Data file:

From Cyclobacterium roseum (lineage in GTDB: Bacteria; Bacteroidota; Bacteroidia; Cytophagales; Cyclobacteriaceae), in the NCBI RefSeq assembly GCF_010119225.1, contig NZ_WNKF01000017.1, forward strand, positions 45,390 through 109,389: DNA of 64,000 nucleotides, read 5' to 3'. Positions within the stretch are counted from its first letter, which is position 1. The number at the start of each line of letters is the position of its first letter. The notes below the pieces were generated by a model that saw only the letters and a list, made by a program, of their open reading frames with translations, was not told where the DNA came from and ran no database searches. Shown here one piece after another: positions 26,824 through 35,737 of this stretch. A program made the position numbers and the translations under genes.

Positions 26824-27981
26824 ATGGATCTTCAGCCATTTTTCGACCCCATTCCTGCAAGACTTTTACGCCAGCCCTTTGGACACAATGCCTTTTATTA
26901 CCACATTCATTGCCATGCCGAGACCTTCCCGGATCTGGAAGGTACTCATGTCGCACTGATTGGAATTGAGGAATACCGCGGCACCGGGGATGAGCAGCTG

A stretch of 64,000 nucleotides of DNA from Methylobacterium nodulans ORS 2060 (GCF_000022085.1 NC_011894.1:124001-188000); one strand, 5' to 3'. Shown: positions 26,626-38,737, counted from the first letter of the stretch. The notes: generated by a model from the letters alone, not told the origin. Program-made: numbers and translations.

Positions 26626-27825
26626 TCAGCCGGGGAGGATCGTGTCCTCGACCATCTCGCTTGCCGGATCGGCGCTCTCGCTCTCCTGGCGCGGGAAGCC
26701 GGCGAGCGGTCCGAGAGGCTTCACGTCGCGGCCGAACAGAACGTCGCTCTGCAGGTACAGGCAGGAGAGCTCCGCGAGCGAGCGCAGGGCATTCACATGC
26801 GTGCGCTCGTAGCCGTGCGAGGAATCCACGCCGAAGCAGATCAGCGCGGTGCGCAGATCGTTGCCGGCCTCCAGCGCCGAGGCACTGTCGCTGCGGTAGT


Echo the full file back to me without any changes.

From Cyclobacterium roseum (lineage in GTDB: Bacteria; Bacteroidota; Bacteroidia; Cytophagales; Cyclobacteriaceae), in the NCBI RefSeq assembly GCF_010119225.1, contig NZ_WNKF01000017.1, forward strand, positions 45,390 through 109,389: DNA of 64,000 nucleotides, read 5' to 3'. Positions within the stretch are counted from its first letter, which is position 1. The number at the start of each line of letters is the position of its first letter. The notes below the pieces were generated by a model that saw only the letters and a list, made by a program, of their open reading frames with translations, was not told where the DNA came from and ran no database searches. Shown here one piece after another: positions 26,824 through 35,737 of this stretch. A program made the position numbers and the translations under genes.

Positions 26824-27981
26824 ATGGATCTTCAGCCATTTTTCGACCCCATTCCTGCAAGACTTTTACGCCAGCCCTTTGGACACAATGCCTTTTATTA
26901 CCACATTCATTGCCATGCCGAGACCTTCCCGGATCTGGAAGGTACTCATGTCGCACTGATTGGAATTGAGGAATACCGCGGCACCGGGGATGAGCAGCTG

A stretch of 64,000 nucleotides of DNA from Methylobacterium nodulans ORS 2060 (GCF_000022085.1 NC_011894.1:124001-188000); one strand, 5' to 3'. Shown: positions 26,626-38,737, counted from the first letter of the stretch. The notes: generated by a model from the letters alone, not told the origin. Program-made: numbers and translations.

Positions 26626-27825
26626 TCAGCCGGGGAGGATCGTGTCCTCGACCATCTCGCTTGCCGGATCGGCGCTCTCGCTCTCCTGGCGCGGGAAGCC
26701 GGCGAGCGGTCCGAGAGGCTTCACGTCGCGGCCGAACAGAACGTCGCTCTGCAGGTACAGGCAGGAGAGCTCCGCGAGCGAGCGCAGGGCATTCACATGC
26801 GTGCGCTCGTAGCCGTGCGAGGAATCCACGCCGAAGCAGATCAGCGCGGTGCGCAGATCGTTGCCGGCCTCCAGCGCCGAGGCACTGTCGCTGCGGTAGT